Corporations are interesting places. Sometimes their intrinsic functions work flawlessly, much to the surprise of new arrivals. Other times they work, but only because their participants have taken to alternative routes which slightly impede the process. Worse yet, are those – typically large, typically monopolies or there about – institutions which fail nearly everyone’s definition of “timely” and are a far cry away from be characterized as “nimble” or “agile”. Those are foreign terms reserved only for marketing literature and repeated ad nauseum to the unentrenched observer. More likely is that they are simply a daily utterance from exasperated employees in the form of “I really wish we were more …”
What many fail to ascertain is that the latter examples illustrate – at best – coping, and – at worst – flat out failure to adapt.
Both of these institutions are therefore failures in execution. The processes have, or will if left unchecked, mutated from simple and necessary to over-regulated Rube Goldberg machines. And thus both institutions will ultimately fail their staff, their partners, and their customers.
I don’t have a solution to present, merely a sympathetic ear, and an understanding that the alternatives do exist, but that they are probably with the fast moving competitor.
In this month’s (March 2012) Harvard Business Review, Thales Teixeira describes 5 issues that hurt a videos chance of going viral and how one might address them in his artilce “The New Science of Viral Ads”. I have no issues with his points, however I would like to see some constraints (or transparency) placed around the findings. Throughout the article Thales uses the terms such as: digital marketing, video ads, and online viewers. My question arises from the “which screen” are we talking about issue? That is, when this research was conducted did it exclusively happen in front of a PC and if so, do these findings also hold for true cell phone or tablet viewers?
I ask, because I know my tolerance and my behavior varies greatly by device. At home, with my very high speed broadband connection, I am significantly more tolerate of ads. As a result I will say that:
I am more likely to watch an ad
I will watch a longer ad
However this behavior is does not hold for my cell phone. As some of you know, I have the Samsung’s Nexus phone on Verizon’s 4G network – which means I have (usually) fast download times. So why the difference? Simple, the data plan. At home I’m not restricted to a monthly data limit or at least it’s so high I never reach it or worry about it. However, on my cell phone I do have a data limit and as AT&T has reminded us in recent days, this is also true for individuals with “unlimited” plans.
In other words, watching an video costs me much more than my just attention, it costs me kilobytes, which I loath to give up because:
Therefore my tolerance is significantly lower on my cell phone. In fact on my cell phone pre-rolls annoy me, which means I don’t care how good the video – I just want it to end. This brings up the next point Thales cites (in Problems #3 and #4) a “60 second ad”. If I get a 60 second ad on my cell phone, I’ll back out the screen. Forget it, I’m not watching it, the cost is simply too great when compared to value of the actual content I’m after. The one exception is that if the ad is recommended to my by a friend then I’ll trust that the sender feels it’s worth my time, attention, and bandwidth.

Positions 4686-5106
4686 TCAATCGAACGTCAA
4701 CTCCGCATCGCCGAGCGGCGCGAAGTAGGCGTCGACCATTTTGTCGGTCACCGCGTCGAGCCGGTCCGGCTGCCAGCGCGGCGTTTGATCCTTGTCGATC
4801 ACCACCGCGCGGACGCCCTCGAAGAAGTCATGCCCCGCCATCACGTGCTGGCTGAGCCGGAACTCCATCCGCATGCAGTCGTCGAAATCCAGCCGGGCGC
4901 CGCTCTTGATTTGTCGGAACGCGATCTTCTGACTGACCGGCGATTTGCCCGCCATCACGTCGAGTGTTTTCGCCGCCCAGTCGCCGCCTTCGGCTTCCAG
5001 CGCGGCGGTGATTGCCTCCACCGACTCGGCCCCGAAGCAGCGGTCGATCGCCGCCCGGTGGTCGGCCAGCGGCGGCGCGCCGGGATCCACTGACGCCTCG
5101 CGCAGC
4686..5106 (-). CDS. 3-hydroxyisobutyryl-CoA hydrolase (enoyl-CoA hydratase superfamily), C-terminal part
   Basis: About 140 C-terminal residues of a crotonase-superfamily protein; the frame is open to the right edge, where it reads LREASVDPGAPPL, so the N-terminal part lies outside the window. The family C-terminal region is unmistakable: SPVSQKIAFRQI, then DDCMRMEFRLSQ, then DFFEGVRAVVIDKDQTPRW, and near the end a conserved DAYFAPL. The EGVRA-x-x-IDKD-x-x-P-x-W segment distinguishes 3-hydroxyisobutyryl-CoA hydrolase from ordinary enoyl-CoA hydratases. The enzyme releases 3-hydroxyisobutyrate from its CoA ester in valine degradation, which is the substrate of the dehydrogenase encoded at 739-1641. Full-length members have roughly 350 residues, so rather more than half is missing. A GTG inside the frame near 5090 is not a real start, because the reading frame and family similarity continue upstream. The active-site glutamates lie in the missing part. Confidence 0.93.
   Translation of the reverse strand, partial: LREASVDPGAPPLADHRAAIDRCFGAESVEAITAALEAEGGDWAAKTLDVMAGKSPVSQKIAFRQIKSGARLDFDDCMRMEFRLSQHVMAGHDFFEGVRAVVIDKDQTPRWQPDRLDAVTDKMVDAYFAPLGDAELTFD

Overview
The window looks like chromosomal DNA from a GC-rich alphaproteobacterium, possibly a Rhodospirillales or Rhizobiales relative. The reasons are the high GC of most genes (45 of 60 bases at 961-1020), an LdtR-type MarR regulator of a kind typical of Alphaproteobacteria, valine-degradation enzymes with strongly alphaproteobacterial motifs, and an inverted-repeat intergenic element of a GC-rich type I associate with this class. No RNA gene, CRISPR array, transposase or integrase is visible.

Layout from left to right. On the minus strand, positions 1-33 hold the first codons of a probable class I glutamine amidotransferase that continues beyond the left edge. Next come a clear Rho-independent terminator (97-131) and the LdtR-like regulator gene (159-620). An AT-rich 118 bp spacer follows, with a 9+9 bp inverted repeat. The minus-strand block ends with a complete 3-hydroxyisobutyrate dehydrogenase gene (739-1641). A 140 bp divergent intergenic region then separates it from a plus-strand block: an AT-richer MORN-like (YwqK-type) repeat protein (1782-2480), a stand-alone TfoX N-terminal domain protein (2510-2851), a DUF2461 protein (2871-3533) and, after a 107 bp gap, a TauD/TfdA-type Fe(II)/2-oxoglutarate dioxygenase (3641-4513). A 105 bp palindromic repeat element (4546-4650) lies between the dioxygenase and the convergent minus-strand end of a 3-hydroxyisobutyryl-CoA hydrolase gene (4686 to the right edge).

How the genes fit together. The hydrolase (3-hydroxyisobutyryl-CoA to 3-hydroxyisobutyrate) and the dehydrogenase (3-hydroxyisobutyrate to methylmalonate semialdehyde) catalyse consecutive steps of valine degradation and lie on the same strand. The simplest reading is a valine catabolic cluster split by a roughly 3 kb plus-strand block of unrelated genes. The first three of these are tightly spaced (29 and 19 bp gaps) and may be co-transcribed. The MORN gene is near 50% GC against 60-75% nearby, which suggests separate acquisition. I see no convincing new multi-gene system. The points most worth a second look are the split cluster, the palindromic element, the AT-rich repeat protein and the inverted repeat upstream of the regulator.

Today Google released a beta of Chrome For Android and since I’ve got a Samsung Nexus I qualify. You can read up on all the gory details in the official blog post. I installed it simply for the sync with desktop feature. I’ve tested it out too and it works fine. There are a couple gotchas with it though:
If you opened a tab and you weren’t signed into Chrome to share, then that tab will not get synced when you do sign in. Probably should be expected, but it did throw me at first. If you wanted it synced, go to your desktop Chrome and refresh, it will then get synced.
I’ve found the Last synced: status to be suspect. Mine shows either “Now” or ‘5 mins ago’. I’ve never any other status.
Today Google launched a new conference, who’s stated goal is where the “curious can go to hear and discuss radical technology ideas for solving global problems”. If you watch the video, it is about finding a huge problem – one that affects the world – and then reframing the problem as a challenge. A challenge which can be addressed rather than accepted, through technology and radical ideas, and I would presume, collaborative efforts.
Techcrunch compared it to TED, which I can understand, however I would argue that this conference is more focused on ‘doing’ rather than ‘contemplating and observing’. This is about finding solutions to complex problems, which involves the ‘heavy lifting’. I must say, Google has me intrigued.
Seems like a long time coming, but Microsoft has announced that SQL Server 2012 will be released on March 7, 2012. If you happen to have been at the PASS Summit 2011 in October you’re probably excited by this release. (From what I was told, SQL Server 2012 is looking very impressive. ) Here’s the agenda for the release event and here’s the free registration. Here’s the new feature list, of which I here Always On is the big thing.
Kudos to Jawbone today! After numerous user complaints that their UP wristband suffered reliability issues, they have decided to make a wise branding move and offer refunds. I’m sure it will hurt financially but it will benefit the integrity of the brand.
Call it arrogance or inexperience or just plain crazy, but innovation is about having a healthily disregard for the impossible.
It’s only crazy when you refuse to change your approach or view based on new facts.